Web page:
festival-goers left for home during Sunday.
The Super Fortress security fence was completed on time and to the standard required.
Each security company again appeared to be thorough in carrying out their specific
tasks and carried out their duties in a professional way even when the severe weather
conditions impacted on the site.
The security control centre has become an essential element of the event.
The road controls were successful in restricting unauthorized access to the villages.
The security site sweep was carried out thoroughly and successfully.
The counting devices again appeared to work well when used as intended.
Glastonbury Festival 2005 was a safe, secure event with controlled numbers. The
attendance onsite did not at any time exceed the permissible numbers.
Security planning for the Glastonbury Festival 2005 played a very significant part in the
reduction of criminal activity.
The pedestrian gates were not operated or managed to the standards of recent years.
Monitors reported that security to the gates and fence watchtowers was not as thorough
as in recent years.
The severe weather did not have a significant impact on attendance.
The security levels for the Glastonbury Festival 2005 should be recognized as a base
for any future event. However, the Festival Organization will need to review the
management and operation of the pedestrian and vehicle gates for any future event in
order to prevent complacency setting in and to return to the high standards of recent
18th August 2004
Major Incident Planning
There is huge potential for a major incident or emergency situation at the Glastonbury
Festival and therefore, major incident planning is a key task required for preparedness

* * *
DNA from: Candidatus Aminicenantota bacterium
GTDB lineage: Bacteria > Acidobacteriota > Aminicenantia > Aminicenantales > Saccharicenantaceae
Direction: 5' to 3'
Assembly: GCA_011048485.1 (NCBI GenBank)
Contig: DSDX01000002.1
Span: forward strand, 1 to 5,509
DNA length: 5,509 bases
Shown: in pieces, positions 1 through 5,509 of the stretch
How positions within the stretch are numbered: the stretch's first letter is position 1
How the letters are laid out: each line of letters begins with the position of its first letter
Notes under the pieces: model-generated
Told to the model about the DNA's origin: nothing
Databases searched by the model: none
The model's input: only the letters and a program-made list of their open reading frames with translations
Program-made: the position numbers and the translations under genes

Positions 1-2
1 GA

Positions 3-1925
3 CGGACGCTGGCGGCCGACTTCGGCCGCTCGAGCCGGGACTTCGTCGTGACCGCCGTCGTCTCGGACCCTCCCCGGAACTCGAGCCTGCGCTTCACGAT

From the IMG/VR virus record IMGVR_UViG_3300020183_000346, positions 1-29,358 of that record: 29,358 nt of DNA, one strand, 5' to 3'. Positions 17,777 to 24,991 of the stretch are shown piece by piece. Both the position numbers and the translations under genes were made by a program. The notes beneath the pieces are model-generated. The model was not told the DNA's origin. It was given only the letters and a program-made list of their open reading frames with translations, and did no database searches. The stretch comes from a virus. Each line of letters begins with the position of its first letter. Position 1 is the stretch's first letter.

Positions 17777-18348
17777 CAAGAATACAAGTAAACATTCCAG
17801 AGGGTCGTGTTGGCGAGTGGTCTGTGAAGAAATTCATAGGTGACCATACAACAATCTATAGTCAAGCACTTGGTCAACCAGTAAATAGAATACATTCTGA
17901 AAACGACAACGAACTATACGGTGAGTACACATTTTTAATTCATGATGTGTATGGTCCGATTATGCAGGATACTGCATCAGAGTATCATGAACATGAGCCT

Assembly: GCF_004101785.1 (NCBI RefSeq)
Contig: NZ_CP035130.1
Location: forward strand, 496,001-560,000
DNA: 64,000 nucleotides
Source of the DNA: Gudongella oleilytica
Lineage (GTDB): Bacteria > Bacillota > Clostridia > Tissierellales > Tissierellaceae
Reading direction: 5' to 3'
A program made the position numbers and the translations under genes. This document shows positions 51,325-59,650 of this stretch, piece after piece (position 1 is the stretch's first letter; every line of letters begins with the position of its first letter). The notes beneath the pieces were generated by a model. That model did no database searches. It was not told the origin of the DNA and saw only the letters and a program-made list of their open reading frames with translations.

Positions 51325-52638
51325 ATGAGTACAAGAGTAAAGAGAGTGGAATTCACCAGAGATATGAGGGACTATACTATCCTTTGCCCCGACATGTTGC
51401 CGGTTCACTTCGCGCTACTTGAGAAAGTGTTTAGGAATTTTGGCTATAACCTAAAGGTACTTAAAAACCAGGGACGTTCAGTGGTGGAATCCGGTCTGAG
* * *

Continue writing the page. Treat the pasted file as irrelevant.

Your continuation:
at an event of this magnitude.
The potential impact on the resources of all key agencies, other agencies, the local
community and the region are enormous. More importantly the primary aim is to save
and preserve lives if and when an incident occurs, and then to care for those that have
It is clear that if a total evacuation of the site was required, a rural area such as Mendip
could not absorb a large amount of people into the community. Therefore, this years
planning for a major incident included;
Continuing the emphasis and developing the containment of an incident and the
Reviewing and fine tuning the large rest centres onsite
Fine tuning the arrangements for a „staged evacuation‟ should it be needed and
the developing the contingencies to accompany this strategy.
Desktop exercises provide scenarios that each agency has to respond to, both as stand
alone and as partner agencies. They are used to raise awareness to potential situations
that may arise and also to test the key staff and improve communication between all
agencies in operational control at the event.
There was again a newly appointed Somerset County Council Emergency Planner that
became involved in the Glastonbury Festival 2005 assisted by the Senior Emergency
Planning Officer, David Lewis, who was very constructive throughout the process.
The heavy rainfall on the Friday of the Festival put a serious strain on the resources but
did not result in a major incident being declared. However, many of the systems that
were planned for were utilised, examples are;
Use of venues/facilities as on-site temporary rest centres
Use of Somerset County Council assistance in acquiring blankets
Somerset Fire and Rescue Service assistance in easement of flood water
Use of contingency fields as camping for those people in fields severely affected
by the floods
There has been a vast improvement to major incident planning since the 2000 Festival
no more so than for the recent Festivals.
The development of the strategy to contain any repercussions of a major incident onsite
in the best way possible and the further development of the designated onsite rest
centres rather than further impact on the local resources.
Successful desk top exercises took place yet again and a scenario that assisted the
operational and welfare response during adverse weather conditions was a great help
during the Friday flooding even though a major incident was not declared.
Very positive major incident planning group meetings and actions.
The major incident planning process highlighted potential issues with the services to
Castle Cary Railway Station on the Monday. The awareness and involvement of other
agencies such as South Somerset District Council Emergency Planners working with
Mendip District Council, Somerset County Council, Avon & Somerset Constabulary, the